Edited By Foued Laroussi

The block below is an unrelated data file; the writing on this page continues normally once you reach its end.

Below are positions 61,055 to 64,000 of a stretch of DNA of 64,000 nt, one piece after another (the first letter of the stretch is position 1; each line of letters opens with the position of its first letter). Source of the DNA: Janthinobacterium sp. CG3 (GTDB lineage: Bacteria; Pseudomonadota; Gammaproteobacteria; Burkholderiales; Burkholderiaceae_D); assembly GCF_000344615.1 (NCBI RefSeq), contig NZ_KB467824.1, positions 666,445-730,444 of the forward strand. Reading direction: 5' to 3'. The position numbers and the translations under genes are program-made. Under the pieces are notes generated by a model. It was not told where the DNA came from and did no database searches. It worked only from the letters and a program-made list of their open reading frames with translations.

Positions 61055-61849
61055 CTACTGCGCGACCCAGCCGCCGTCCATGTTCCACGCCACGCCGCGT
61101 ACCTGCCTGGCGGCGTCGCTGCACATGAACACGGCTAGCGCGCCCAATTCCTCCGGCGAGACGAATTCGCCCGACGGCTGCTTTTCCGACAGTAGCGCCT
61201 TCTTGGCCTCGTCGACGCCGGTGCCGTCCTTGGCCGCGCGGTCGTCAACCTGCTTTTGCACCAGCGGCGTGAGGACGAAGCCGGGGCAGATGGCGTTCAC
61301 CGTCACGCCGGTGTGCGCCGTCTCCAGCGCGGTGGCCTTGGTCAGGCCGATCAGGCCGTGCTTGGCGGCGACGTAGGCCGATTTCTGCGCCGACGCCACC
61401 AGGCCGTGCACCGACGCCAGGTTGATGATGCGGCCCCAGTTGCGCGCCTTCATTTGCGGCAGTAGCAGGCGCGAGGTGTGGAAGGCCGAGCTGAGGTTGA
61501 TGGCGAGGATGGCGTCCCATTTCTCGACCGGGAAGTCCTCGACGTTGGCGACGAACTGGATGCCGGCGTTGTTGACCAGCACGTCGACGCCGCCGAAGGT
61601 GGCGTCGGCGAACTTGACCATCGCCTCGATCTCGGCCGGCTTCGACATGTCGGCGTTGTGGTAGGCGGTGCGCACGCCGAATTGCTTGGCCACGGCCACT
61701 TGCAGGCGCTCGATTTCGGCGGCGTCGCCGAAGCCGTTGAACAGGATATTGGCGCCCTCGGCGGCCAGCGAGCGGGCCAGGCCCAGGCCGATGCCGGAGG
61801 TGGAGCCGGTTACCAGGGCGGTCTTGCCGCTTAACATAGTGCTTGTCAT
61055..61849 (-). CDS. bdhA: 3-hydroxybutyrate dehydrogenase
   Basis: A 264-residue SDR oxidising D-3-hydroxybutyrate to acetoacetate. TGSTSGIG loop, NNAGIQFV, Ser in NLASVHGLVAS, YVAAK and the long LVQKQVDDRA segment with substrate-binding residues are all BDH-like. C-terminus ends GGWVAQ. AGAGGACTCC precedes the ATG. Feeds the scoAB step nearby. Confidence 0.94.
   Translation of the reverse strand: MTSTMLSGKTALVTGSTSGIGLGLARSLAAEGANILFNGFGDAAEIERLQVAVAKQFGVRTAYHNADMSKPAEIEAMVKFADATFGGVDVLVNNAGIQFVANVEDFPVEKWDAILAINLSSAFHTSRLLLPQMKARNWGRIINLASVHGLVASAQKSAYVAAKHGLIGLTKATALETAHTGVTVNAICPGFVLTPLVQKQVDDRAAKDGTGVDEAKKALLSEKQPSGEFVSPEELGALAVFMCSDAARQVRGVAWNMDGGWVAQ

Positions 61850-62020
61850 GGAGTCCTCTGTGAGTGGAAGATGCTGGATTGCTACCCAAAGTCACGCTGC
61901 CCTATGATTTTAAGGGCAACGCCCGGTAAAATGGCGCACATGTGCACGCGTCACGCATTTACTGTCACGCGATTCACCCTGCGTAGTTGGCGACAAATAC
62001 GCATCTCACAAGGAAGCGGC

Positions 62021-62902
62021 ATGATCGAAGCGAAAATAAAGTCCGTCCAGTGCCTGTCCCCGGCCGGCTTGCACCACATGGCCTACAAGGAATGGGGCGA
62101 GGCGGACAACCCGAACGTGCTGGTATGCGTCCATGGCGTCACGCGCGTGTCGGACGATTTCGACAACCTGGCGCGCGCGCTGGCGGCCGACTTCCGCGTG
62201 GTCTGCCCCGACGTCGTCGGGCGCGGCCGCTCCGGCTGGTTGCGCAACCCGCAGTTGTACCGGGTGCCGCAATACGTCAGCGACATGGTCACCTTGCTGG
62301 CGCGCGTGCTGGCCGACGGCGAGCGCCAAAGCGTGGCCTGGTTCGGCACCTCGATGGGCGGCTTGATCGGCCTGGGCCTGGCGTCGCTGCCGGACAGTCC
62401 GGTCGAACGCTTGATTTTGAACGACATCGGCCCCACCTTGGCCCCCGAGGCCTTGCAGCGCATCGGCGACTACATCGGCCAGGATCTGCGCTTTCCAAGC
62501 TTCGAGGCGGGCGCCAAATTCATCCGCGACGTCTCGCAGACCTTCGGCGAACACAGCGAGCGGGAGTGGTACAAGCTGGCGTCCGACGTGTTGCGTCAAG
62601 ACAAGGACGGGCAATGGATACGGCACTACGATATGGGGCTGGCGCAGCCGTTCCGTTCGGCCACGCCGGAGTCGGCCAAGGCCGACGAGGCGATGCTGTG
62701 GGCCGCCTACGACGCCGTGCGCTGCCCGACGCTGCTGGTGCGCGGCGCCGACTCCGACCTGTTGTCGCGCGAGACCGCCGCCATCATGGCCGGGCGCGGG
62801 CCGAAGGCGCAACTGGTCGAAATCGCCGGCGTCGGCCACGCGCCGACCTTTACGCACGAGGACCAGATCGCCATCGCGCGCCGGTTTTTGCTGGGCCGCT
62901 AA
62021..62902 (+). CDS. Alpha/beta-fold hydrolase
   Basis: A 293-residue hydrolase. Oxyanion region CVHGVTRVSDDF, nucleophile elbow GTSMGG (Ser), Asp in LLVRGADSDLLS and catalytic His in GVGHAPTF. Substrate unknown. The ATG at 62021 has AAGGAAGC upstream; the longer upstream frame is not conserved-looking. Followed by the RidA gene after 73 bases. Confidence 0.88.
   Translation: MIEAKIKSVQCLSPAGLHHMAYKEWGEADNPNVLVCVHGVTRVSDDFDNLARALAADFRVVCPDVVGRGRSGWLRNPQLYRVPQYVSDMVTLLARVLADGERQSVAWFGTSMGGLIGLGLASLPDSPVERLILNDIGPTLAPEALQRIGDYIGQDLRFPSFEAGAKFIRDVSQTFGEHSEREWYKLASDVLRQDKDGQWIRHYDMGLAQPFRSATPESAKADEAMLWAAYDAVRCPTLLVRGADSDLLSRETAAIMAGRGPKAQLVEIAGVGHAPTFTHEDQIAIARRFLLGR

Most mornings when I come into my ofﬁce, the ﬁrst thing I do is to switch on the computer and check incoming emails. On a typical day, I would receive messages from the Far East, from North America, from Australia and from Europe. These messages make me feel that I am in touch with the world. On the odd days when the college computer system is shut down for maintenance, or there is a genuine problem with the computer, I feel lost. I would go to the departmental ofﬁce and speak to other colleagues, who would look similarly at a loss as to what to do. We are all so dependent on Internet and electronic communications; we can’t live or work without them anymore. We depend on the Internet and other electronic re- sources for information, often as both the ﬁrst and the last resort. Internet and electronic communications do not simply mean new tools for exchanging information, but new ways to communicate with people. They add a powerful new channel that changes the way we interact with other people and impacts on the relationships we build with others. For example, they allow us to combine different media – text, graphics, sound, video, etc. – into a single mes- sage. That can result in far more meaningful communications tailored to the nature of one’s particular audience. Internet and electronic communications are increas- ingly interactive, engaging the participants in active, two-way communications. They create a new sense of closeness and relatedness,...
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